The 2011 Ford Super Duty line has all-new engines, a new transmission, new front styling and a slew of less-noticeable updates. The pickup version of the F-450 has been scaled closer to F-350 but maintains towing superiority, while the cab-and-chassis F-450 and F-550 serve the commercial market.
A new 385-hp 6.2-liter gasoline V8 is standard and similar to Ram's 5.7 Hemi and GM's 6-liter in output. The new 6.7-liter Power Stroke turbodiesel V8 (390 horsepower and 735 lb-ft of torque) made Super Duty the first production pickup to surpass that 700 marker. Both engines come with a new six-speed automatic transmission.
While the snout is mildly curved and aerodynamics have improved, the Super Duty still mirrors a concrete block with in-your-face attitude and enough chrome to shave in front of it. There is nothing small about a Super Duty and even the shortest, plainest version represents three tons of mass.
For fleet and owner-operator buyers, Ford's Work Solutions system provides facilities for GPS linking, computer access to your office (with cell signal), 110-volt power in-cab, and RFID tags for your tools so you never leave any on the job site. Crew Chief allows a dispatcher real-time truck location, speed, and fuel economy, potentially useful for the Friday-night parent as well.
Towing owners will appreciate the optional under-box fifth-wheel hitch platform and updated integrated trailer brake controller. Side and curtain airbags are now offered.
Luxury-oriented buyers can revel in heated-and-cooled Chaparral leather seats with driver memory, moonroof, one of two types of rear camera, SYNC voice-activated communications and entertainment, navigation, and, since mileage isn't a Super Duty strong suit, remote start. The new diesel is quiet but don't expect luxury levels of noise control and refinement in a truck.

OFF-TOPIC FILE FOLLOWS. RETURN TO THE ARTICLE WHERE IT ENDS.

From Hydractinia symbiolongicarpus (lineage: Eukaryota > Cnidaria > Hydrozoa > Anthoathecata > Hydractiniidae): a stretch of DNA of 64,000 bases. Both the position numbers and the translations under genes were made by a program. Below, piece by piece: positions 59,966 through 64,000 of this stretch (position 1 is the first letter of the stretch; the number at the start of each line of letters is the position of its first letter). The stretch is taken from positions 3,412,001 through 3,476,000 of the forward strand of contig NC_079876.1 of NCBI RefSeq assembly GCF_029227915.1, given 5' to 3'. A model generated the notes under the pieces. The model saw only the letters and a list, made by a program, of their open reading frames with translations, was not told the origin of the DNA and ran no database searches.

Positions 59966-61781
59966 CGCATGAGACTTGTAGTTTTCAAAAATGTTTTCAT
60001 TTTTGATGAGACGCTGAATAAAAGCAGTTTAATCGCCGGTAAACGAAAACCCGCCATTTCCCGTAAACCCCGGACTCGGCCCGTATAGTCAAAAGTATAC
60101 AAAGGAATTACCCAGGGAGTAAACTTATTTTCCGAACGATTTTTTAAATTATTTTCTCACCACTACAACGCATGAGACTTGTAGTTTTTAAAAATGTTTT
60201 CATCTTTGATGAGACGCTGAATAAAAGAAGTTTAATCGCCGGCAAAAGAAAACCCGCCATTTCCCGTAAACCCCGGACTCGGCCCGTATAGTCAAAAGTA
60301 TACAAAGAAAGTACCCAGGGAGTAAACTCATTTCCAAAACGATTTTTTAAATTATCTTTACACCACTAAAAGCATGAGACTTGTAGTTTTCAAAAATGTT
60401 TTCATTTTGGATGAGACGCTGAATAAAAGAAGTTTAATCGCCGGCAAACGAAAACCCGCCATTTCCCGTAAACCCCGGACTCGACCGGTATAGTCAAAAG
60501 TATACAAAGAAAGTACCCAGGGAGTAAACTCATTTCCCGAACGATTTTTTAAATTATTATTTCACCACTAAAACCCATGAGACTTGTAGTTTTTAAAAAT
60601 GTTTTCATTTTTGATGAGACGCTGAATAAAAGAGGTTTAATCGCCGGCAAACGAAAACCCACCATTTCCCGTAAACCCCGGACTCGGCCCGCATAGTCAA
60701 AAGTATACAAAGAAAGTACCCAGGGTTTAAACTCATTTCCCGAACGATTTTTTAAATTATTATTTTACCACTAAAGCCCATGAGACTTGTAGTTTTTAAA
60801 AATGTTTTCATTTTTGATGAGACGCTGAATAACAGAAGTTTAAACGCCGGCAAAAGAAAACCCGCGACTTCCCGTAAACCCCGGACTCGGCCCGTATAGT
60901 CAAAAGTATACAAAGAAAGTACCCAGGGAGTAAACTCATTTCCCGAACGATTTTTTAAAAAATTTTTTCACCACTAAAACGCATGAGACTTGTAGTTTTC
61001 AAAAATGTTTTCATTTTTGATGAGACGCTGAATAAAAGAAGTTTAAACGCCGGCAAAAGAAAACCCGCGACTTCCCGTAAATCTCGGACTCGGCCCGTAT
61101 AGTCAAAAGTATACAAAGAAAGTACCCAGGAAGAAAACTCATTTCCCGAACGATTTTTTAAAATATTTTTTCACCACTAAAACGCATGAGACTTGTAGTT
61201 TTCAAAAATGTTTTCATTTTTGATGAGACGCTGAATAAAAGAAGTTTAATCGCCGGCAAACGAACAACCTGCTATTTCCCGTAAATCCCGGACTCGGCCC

More best defines the 2011 Super Duty relative to its predecessors: more payload, more towing, more weight, more efficient, more choices, but not necessarily more money. With realistic expectations, drawbacks seem small when compared to the ability to plow a big parking lot, carry a car or tow a small home.
If you don't plan on working your truck a Super Duty is not for you, and we don't define working as pulling a 7000-pound boat or RV a few times a year. A Super Duty can haul a ton of camping gear and dirt bike fuel, tow an eight-ton toybox and carry six real-world people, simultaneously, without breaking a sweat.
The 2011 Ford Super Duty comes in four trim levels, three cab sizes and two box sizes (6.75 feet, 8 feet), virtually all in two-wheel drive or four-wheel drive. The XL, XLT and Lariat trims extend to most models. Only on Crew Cabs can you get the top-line King Ranch interior, however. Also, there is no short-box dual-rear wheel model, and the FX4 package is offered only on SuperCab and Crew Cab 4WD F250 and F350.
A 6.2-liter V8 with 385 horsepower and 405 pound-feet of torque is standard on all F-250 and F-350 models. The F-450 pickup comes standard with the 6.7-liter turbodiesel rated at 390 hp and 735 lb-ft of torque. A six-speed automatic is the only transmission offered, and four-wheel drive can be lever or switch operated.
Pricing for heavy-duty pickups take megabytes given all the possible permutations. The least expensive Super Duty, a regular cab, long box two-wheel drive XL is $28,020 and the most expensive is the F-450 King Ranch Crew Cab long box diesel, about twice that.
In general terms, four-wheel drive adds $2,500-$3,200, a long box adds $200-$300, and dual rear wheels $1000-$1200. A step up in trim level may add a different cab, box length, or engine, which is why a SuperCab is $3500-$4700 more than a regular cab, and a Crew Cab is $5000-$6750 beyond a regular cab. Buying up from XL to XLT trim typically adds $2500-$3500, from XLT to Lariat $4000-$7500, and Lariat to King Ranch $3000-$6500.
The Super Duty XL ($28,020 for F-250 Regular Cab 2WD) is work-truck, low-budget in nature, with vinyl seats and flooring, black painted grille and bumpers, plain trim, and AM/FM stereo, but it does include air conditioning, towing mirrors, trip computer, tilt/telescoping steering wheel and a weight-appropriate receiver hitch. Options are primarily mechanical in nature: diesel ($7,835), locking differential, larger tires and wheels ($300-$1,985), integrated fifth-wheel/gooseneck hitch prep package ($380), camper package, off-road package for 4WD, Tow Command ($230), auxiliary switches, reverse sensors, tailgate step, Work Solutions in-dash computer ($1395) and Tool Link ($1120). SuperCabs also include flip-out rear side windows, Super and Crew get an overhead console, and the F-450 has forged aluminum wheels.